Geoffrey Colin Harcourt is an Australian academic economist who is a leading member of the post-Keynesian school. He studied at the University of Melbourne and then at King's College, Cambridge.

Carlo Carraro Italian economist and academic

Carlo Carraro is the Chancellor of the University of Venice for the three-year period 2009–2012, with a two-year extension of his mandate in accordance to the Gelmini University Law bringing it up to summer 2014. He is also professor of Environmental Economics at the same University. He is Director of the Sustainable Development Programme of the Fondazione Eni Enrico Mattei and Director of the Climate Impacts and Policy Division of the Euro-Mediterranean Center for Climate Change (CMCC). In 2008, Carlo Carraro was elected Vice-Chair of the Working Group III and Member of the Bureau of the Nobel Laureate Intergovernmental Panel on Climate Change (IPCC).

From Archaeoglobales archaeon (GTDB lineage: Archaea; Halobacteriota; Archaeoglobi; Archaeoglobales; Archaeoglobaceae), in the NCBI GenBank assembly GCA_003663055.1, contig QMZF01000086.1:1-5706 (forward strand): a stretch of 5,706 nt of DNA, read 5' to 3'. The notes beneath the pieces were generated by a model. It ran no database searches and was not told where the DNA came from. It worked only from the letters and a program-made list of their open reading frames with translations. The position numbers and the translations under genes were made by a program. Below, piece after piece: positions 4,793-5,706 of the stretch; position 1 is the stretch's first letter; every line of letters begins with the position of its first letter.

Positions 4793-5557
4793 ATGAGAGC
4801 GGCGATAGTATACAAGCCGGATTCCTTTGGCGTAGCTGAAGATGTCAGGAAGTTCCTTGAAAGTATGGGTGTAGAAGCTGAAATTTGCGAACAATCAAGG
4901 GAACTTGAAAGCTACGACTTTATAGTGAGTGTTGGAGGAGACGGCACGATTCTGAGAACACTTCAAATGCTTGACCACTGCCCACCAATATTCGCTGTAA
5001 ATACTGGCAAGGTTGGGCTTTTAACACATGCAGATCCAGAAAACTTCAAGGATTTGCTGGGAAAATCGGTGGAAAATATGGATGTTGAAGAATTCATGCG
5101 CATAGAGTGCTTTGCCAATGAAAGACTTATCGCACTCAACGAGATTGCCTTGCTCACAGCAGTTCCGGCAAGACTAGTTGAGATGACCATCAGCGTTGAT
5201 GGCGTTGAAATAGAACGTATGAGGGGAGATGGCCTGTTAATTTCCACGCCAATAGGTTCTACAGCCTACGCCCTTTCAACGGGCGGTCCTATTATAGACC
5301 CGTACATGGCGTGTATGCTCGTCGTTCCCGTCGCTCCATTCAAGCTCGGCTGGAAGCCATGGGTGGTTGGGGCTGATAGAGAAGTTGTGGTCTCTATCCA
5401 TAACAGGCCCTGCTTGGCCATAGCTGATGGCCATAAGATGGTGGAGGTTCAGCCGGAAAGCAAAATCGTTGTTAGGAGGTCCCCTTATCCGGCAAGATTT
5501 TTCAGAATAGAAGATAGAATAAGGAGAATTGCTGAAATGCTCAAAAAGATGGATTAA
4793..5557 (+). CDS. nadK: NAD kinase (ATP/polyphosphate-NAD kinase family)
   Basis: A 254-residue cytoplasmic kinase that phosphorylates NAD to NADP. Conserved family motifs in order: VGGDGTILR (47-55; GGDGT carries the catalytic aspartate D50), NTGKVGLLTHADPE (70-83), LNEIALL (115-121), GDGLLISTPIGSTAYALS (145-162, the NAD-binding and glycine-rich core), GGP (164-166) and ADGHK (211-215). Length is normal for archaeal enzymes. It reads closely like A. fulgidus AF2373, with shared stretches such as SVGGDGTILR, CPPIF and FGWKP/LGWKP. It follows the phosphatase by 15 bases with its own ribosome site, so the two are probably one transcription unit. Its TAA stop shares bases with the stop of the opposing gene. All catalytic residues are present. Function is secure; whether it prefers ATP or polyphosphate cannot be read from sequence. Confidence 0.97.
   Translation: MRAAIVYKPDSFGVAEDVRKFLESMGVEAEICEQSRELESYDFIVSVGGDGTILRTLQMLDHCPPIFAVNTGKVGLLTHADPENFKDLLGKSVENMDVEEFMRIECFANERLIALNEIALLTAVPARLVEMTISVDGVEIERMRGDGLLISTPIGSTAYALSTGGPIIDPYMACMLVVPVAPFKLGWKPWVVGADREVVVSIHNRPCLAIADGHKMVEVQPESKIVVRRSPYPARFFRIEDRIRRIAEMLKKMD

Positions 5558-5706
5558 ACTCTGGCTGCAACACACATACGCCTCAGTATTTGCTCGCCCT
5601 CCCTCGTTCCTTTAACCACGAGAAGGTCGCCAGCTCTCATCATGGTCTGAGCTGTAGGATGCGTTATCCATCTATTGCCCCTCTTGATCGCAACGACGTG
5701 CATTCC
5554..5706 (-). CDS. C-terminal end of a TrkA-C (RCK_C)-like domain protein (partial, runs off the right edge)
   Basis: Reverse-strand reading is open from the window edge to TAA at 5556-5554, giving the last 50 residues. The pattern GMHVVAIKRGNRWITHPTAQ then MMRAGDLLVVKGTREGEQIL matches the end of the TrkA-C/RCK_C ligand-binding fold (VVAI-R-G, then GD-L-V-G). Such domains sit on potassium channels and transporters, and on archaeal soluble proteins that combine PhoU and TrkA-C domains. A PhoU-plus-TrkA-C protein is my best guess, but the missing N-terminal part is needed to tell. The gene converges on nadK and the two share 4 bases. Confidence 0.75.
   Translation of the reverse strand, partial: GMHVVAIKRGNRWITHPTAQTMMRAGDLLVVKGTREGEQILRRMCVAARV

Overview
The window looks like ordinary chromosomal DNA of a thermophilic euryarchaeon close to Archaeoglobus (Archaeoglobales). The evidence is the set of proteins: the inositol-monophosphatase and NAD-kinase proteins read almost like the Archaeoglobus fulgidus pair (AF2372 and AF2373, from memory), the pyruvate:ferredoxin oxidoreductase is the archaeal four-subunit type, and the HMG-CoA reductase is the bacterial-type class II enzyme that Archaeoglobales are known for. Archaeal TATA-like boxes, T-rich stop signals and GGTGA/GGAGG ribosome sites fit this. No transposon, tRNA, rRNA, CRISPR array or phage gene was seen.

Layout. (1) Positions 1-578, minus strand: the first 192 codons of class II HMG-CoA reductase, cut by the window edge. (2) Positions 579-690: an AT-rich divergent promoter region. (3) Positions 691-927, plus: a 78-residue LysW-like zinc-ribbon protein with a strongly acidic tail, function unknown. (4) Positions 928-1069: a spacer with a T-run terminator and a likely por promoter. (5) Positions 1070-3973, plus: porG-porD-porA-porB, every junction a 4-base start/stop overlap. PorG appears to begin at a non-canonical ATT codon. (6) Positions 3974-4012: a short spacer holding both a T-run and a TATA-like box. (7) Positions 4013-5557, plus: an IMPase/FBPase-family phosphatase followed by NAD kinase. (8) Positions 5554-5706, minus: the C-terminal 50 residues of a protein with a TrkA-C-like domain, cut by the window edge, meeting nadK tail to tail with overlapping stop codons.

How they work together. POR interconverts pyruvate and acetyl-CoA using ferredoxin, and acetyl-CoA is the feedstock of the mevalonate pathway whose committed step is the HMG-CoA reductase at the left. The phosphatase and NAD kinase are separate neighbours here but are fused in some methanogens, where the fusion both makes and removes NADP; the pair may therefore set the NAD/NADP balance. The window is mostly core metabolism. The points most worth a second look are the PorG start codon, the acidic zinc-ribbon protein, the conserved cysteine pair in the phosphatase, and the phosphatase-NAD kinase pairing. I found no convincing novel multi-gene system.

Amiya Kumar Dasgupta was an Indian economist who has been described as "one of the founding fathers of modern economics in India" and "a true pioneer in developmental economics". He was the father of the economist Sir Partha Dasgupta.

References

  1. 1 2 3 4 5 6 7 8 9 10 The international who's who 2011 (74th ed.). London: Routledge. 2010. p. 471. ISBN   978-1-85743-546-7.
  2. Dasgupta, Parthasarathi (1968). "(Thesis) Population Growth and Non-transferable Capital: Investigations in the Theory of Optimum Economic Growth". iDiscover. University of Cambridge. Faculty of Economics Politics.
  3. "Amazon.co.uk: Global warming: Nature".
  4. 1 2 http://www.efdinitiative.org/sites/default/files/cv/cv-partha.dasgupta.pdf
  5. Denial of Catastrophic Risks, Science 8 March 2013: Vol. 339 no. 6124 p. 1123 DOI: 10.1126/science.1236756
  6. "CURRICULUM VITAE" (PDF). www.econ.cam.ac.uk. Archived from the original (PDF) on 28 July 2014.
  7. Volvo Environment Prize
  8. "ブループラネット賞英米2経済学者に" (in Japanese). SciencePortal (Japan Science and Technology Agency). 19 June 2015. Retrieved 9 August 2015.